Few thumb rules for speeding up onload API response times. And some caveats.

Overview

Performance tuning is always one of my favorite software engineering activity. But it is filled with wrong turns and potholes for the unwary. Also, in my opinion, benchmarking the system the right way doesn’t seem to be an average engineers strong suit.

Anyways, below are the few thumb rules to improve onload API response times. Since software engineering is all about tradeoff’s please take the below suggestions with a grain of salt and always validate them for your own environment. So, YMMV1.

Enough rambling! Here we go:

  1. If two or more API’s are independent of each other, then initiate those calls asynchronously from the browser.

    Caveat:

    Modern browsers initiate parallel calls while loading static assets and async has become the de facto mode to make Ajax calls. But this also means the web API tier is going to be hammered with more calls per second than before. For directly exposed API’s one can solve this by using rate limits. For internal API’s we rate limit where it makes sense in addition to performance testing to make sure if the increased load plus buffer can be handled by the system. But even if web layer can handle all that load, it’s downstream could still be affected by heavy load and cascade that failure back to web layer. In this case, the recommended strategy is to use Circuit Breaker 2 at web layer to protect itself from any downstream system failures.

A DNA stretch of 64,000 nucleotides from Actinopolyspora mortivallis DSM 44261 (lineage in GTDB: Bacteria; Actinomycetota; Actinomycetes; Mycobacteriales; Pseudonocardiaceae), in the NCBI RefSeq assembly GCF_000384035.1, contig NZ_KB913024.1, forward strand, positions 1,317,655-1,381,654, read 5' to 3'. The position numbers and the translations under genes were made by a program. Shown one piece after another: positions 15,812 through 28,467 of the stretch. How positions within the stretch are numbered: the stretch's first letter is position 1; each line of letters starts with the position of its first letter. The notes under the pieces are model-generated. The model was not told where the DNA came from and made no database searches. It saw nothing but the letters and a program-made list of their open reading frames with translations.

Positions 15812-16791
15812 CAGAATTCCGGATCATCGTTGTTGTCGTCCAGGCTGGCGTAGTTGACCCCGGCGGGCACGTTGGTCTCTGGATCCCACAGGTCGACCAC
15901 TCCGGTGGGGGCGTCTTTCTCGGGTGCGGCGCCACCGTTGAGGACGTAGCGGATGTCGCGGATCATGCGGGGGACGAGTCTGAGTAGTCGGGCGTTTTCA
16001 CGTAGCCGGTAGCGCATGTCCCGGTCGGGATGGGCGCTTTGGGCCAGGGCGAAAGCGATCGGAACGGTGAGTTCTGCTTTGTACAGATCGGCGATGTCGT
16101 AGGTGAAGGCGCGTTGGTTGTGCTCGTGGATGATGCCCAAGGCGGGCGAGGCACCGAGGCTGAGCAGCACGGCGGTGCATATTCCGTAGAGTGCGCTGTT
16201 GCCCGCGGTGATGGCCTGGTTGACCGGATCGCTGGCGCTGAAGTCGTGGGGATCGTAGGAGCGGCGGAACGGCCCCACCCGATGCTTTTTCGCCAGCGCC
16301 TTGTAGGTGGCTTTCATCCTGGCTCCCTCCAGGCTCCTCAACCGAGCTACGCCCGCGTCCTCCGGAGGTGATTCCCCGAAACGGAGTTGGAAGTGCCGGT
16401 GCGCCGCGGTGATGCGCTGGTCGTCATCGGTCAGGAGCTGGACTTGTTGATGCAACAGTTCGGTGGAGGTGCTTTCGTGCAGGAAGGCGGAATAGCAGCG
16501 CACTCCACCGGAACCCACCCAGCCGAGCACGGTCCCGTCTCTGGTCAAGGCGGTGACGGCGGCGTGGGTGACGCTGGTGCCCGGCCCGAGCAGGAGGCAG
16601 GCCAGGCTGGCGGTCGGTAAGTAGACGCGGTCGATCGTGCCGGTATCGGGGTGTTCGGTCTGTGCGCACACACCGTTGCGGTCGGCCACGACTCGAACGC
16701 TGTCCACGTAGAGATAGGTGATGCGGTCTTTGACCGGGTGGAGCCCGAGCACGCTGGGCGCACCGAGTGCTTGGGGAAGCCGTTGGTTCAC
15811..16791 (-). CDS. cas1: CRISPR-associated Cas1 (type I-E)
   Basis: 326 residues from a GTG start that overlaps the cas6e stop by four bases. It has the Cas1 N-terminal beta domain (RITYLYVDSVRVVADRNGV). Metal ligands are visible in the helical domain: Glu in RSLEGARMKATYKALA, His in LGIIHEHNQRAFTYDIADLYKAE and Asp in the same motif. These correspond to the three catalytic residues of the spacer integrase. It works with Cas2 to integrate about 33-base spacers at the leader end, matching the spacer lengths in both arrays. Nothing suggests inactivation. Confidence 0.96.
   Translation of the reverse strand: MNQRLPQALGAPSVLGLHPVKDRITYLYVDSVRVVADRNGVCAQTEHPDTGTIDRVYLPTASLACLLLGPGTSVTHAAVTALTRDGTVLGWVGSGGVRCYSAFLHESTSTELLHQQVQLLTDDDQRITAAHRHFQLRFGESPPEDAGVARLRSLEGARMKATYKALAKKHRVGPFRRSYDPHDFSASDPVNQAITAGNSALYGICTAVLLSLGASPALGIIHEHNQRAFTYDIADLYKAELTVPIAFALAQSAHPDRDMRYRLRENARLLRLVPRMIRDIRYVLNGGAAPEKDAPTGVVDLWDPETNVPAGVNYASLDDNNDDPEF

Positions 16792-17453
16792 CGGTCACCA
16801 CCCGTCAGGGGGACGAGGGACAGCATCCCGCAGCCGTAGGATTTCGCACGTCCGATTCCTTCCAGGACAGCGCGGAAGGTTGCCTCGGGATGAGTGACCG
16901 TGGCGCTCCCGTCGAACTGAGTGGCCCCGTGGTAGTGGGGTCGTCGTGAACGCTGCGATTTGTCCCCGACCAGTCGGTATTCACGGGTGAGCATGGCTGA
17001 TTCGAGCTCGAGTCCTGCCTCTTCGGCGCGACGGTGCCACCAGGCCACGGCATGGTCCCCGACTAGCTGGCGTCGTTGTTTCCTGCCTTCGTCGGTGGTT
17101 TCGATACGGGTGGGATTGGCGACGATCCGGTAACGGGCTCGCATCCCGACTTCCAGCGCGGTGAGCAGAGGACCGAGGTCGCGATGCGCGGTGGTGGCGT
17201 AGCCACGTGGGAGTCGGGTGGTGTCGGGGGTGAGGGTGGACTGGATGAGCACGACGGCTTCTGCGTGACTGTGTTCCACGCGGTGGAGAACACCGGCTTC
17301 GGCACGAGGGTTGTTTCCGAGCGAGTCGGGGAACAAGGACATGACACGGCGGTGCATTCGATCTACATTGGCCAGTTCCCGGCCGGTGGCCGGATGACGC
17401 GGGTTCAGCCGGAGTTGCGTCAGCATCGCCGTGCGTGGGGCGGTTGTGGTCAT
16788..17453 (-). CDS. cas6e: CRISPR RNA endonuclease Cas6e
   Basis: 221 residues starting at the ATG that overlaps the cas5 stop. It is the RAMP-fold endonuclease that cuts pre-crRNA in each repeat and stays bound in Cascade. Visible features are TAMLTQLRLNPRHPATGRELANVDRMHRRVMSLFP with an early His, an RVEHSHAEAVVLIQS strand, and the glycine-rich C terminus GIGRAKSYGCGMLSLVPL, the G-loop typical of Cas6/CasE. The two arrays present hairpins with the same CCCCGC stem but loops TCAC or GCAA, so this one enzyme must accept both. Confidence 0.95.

2. If two or more API’s are dependent on each other so that one call’s response becomes another call’s request, then just make one call to a facade (simplified API interface) from UI and let the web tier take care of orchestrating the multiple dependent calls before returning the response.

    Caveat:

    Now, UI layer doesn’t have to worry about all the messy details of orchestrating multiple API calls at the expense of complicating the web API layer. Web API layer would have to spawn threads for each of the API to be called and wait on all the response before sending back the response to UI layer. Using threads implies using thread pools to make sure we are not over utilizing the OS resources. Also the Web layer must protect itself from the cascading failure of it’s downstream using Circuit Breaker but this time any of the multiple threads could fail. So now we also have to handle those extra types of exceptions like InterruptedException etc.

  3. Preload the page’s data in a cache before the user lands on the page.

    Caveat:

    The downside is, the web API layer has to depend upon an extra caching layer which introduces its own set of complexity. Web API layer could call the caching layer which in turn call downstream when data is not present in cache and populate it before returning the same data to web API layer. Even though this is a common pattern, we cannot help but notice and handle the new failure scenario’s that are exposed by this technique.

Conclusion

Performance tuning is a rewarding work if you know what you are doing. Else, it is the software engineering’s equivalent of shooting yourself in the foot.

Footnotes

1 Your Miles May Vary

2 Circuit Breaker